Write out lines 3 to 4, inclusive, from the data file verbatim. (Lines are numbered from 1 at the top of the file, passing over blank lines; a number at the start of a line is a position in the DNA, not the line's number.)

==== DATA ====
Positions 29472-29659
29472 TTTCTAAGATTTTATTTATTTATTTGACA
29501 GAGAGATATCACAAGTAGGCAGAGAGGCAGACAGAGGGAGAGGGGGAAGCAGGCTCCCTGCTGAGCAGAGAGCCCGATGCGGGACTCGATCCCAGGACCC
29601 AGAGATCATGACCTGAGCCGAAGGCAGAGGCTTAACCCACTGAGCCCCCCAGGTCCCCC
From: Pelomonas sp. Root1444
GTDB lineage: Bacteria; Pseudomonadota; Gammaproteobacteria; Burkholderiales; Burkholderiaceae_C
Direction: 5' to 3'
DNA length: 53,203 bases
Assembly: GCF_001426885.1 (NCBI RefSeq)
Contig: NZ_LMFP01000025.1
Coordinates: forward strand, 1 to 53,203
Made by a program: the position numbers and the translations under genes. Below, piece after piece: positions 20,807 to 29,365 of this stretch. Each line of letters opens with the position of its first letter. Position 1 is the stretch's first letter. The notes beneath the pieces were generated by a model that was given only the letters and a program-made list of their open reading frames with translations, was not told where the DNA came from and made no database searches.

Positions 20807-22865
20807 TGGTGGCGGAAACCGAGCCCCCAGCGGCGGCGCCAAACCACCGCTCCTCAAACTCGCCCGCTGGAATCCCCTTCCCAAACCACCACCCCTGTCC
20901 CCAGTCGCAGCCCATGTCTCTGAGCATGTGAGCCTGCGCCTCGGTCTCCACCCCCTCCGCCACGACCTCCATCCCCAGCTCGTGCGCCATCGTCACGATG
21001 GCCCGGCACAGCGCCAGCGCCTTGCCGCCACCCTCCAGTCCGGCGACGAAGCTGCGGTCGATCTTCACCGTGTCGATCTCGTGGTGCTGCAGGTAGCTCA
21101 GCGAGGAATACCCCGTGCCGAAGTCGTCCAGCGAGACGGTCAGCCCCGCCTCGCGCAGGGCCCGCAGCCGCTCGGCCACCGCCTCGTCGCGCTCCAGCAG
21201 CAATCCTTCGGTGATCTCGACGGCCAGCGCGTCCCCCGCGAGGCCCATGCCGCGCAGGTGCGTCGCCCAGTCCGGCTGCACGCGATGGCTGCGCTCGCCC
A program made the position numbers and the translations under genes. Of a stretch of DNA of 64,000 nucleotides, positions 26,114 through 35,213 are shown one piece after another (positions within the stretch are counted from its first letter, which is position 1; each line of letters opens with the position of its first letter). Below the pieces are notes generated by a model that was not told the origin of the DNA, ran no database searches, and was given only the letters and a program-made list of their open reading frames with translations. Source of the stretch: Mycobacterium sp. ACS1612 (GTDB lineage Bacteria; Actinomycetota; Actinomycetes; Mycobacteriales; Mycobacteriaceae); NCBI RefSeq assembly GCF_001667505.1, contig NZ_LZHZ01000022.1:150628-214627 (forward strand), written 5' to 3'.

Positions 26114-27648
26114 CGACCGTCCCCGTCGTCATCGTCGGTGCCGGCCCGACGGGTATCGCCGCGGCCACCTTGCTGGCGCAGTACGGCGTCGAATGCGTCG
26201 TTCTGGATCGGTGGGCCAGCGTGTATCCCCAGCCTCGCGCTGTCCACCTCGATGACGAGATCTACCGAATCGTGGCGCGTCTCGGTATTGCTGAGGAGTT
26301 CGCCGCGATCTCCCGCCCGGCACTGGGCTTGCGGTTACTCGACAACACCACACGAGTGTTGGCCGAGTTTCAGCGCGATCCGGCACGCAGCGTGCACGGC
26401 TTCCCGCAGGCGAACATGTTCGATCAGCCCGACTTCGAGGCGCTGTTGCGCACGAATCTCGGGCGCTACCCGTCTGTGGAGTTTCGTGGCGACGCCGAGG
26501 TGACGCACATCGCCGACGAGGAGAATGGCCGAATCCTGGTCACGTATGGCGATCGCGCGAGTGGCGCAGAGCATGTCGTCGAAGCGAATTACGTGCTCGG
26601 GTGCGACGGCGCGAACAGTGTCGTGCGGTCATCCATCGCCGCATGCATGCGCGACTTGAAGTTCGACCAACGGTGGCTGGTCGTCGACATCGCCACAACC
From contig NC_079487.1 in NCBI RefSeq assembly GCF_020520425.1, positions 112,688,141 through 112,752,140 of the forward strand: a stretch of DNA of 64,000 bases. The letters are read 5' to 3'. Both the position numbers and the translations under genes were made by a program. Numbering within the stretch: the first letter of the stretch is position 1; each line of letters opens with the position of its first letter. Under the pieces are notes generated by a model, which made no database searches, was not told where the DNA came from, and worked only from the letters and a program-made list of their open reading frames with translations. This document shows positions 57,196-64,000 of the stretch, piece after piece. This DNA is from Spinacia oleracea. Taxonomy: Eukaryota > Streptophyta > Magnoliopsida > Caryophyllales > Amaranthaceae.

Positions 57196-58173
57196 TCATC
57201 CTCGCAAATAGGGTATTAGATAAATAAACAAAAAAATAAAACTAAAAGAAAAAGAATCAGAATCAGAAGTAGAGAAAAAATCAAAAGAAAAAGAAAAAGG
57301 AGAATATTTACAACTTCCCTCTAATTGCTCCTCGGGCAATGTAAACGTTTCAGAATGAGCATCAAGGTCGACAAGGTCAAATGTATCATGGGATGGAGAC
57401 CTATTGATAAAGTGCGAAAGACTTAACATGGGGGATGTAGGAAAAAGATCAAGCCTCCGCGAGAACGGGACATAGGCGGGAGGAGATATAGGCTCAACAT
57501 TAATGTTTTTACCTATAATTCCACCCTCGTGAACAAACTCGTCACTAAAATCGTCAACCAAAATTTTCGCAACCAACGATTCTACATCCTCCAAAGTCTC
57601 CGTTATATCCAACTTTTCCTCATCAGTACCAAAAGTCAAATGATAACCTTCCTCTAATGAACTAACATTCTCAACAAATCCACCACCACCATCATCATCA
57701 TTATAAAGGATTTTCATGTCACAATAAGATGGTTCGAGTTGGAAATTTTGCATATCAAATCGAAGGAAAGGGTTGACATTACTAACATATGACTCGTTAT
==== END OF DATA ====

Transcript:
29501 GAGAGATATCACAAGTAGGCAGAGAGGCAGACAGAGGGAGAGGGGGAAGCAGGCTCCCTGCTGAGCAGAGAGCCCGATGCGGGACTCGATCCCAGGACCC
29601 AGAGATCATGACCTGAGCCGAAGGCAGAGGCTTAACCCACTGAGCCCCCCAGGTCCCCC